As a result of recent Fed hikes, some economists have voiced concern regarding the current shape of the yield curve, i.e., it’s too flat. In this article, we hope to provide clarity around these concerns.

Today’s Yield Curve

A yield curve is constructed by plotting the interest rate earned on a bond against the time it takes for interest and principal to be paid to the bondholder. Normally, the longer the investment horizon, the higher the yield, which creates an upward sloping yield curve. However, due to the continual increase of short-term rates, the yield curve has been flattening and the spread between short and long- term yields has narrowed.

Based on historical indicators, experts anticipate that the yield curve will become inverted, increasing the possibility of a recession.

Should We Be Concerend of Flattening?

Flattening occurs when the spreads between short and long term bonds approach zero. When this happens, the yield curve appears flatter than normal, as shown in Chart 1.

 

 

 

As the Fed raises the federal funds rate, it becomes more expensive for banks to borrow money. This increase causes pressure on the front end of the yield curve and continued pressure can eventually cause the curve to invert.

Chart 2 shows an inverted yield curve in 2006 prior to the 2008 recession. Many economists say that this inversion of the yield curve is a harbinger of an upcoming recession.

 

 

 

The Yield Curve Predicting Recessions

Chart3showsthe1-yearand10-yeartreasuryyield since 1958. The shaded sections in the chart indicate past recessions. Any time that the 1-year (redline)goes above the 10-year (blue line) the curve is inverted. Each recession since 1960 has been preceded by an inverted yield curve.

 

 

 

 

 

Generally, the economy recovers from a recession through open market activities of the Fed, which involve a lowering of the federal funds target rate. Low interest rates reduce the cost of borrowing, thereby increasing the flow of money and fueling the economy. Bear in mind, however, that rapid economic growth fueled by an increase in the money supply is the very definition of inflation. The normal response of the Fed to inflation involves tightening the money supply by raising short term rates. Pushing up the yield curve by increasing short term rates flattens the yield curve and we’re back where we started.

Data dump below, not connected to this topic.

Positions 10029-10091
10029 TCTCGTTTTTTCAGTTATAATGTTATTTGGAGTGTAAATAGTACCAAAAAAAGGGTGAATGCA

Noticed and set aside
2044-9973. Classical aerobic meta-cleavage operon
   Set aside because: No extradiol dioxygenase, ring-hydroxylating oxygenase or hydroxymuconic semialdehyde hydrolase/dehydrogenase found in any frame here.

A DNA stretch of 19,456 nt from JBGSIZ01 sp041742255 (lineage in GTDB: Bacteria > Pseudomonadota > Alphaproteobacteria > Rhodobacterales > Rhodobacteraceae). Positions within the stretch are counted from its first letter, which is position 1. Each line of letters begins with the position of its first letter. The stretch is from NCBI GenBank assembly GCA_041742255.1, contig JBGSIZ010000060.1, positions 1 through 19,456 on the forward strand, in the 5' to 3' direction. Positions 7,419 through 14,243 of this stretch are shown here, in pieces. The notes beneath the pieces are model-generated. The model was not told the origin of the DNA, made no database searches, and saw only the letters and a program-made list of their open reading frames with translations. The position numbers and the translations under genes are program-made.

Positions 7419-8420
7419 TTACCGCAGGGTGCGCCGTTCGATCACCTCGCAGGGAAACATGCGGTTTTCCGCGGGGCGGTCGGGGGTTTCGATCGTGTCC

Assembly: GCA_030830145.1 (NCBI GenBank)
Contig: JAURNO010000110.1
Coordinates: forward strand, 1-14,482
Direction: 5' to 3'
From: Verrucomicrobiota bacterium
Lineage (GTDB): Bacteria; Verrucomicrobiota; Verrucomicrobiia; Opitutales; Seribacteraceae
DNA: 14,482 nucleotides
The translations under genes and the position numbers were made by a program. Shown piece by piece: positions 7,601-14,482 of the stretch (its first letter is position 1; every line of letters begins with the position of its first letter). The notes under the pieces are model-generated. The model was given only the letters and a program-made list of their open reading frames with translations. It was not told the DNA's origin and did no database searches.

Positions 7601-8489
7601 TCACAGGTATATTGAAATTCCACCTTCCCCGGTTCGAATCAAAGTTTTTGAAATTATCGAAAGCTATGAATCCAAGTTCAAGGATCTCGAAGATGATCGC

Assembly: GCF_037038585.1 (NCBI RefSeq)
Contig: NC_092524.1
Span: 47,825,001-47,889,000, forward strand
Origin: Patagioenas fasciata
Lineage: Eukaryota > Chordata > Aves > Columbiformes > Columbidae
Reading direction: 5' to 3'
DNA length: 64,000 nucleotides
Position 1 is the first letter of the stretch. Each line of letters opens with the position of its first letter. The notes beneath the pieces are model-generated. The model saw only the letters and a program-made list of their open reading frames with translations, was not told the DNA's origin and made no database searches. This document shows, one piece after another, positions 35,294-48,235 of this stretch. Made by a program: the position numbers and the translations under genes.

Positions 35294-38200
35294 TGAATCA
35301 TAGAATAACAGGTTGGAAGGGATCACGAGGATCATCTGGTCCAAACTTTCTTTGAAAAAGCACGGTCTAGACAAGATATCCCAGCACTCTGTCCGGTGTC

The Yield Curve in 2018

The Fed continues to raise the federal funds rate to control inflation. After the FOMC meeting on September 26, 2018, the committee increased the federal funds target rate by 25 basis points to make the range between 2.00% and 2.25%. The flattening is still occurring with the long-term yields remaining significantly lower than previous levels in the mid- 2000s. This gives the Fed a shorter ceiling to raise rates before the curve inverts. A majority of the Fed indicated that they foresee interest rates above 3% by 2020.

Among other considerations, the flattening of the yield curve is a major precursor to a future recession. If a recession occurs, the Fed funds rate will most likely be lowered to kick start the economy. A recession is defined as two consecutive quarters of negative economic growth as measured by a country’s gross domestic product (GDP). While we are not currently in a technical recession, the shape of the yield curve would suggest that one may be on the way.

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  • Dave Brayshaw, Managing Director
  • Richard Konkel, Director
  • Jordan Lee, Assistant Vice President
  • Cody Miller, Associate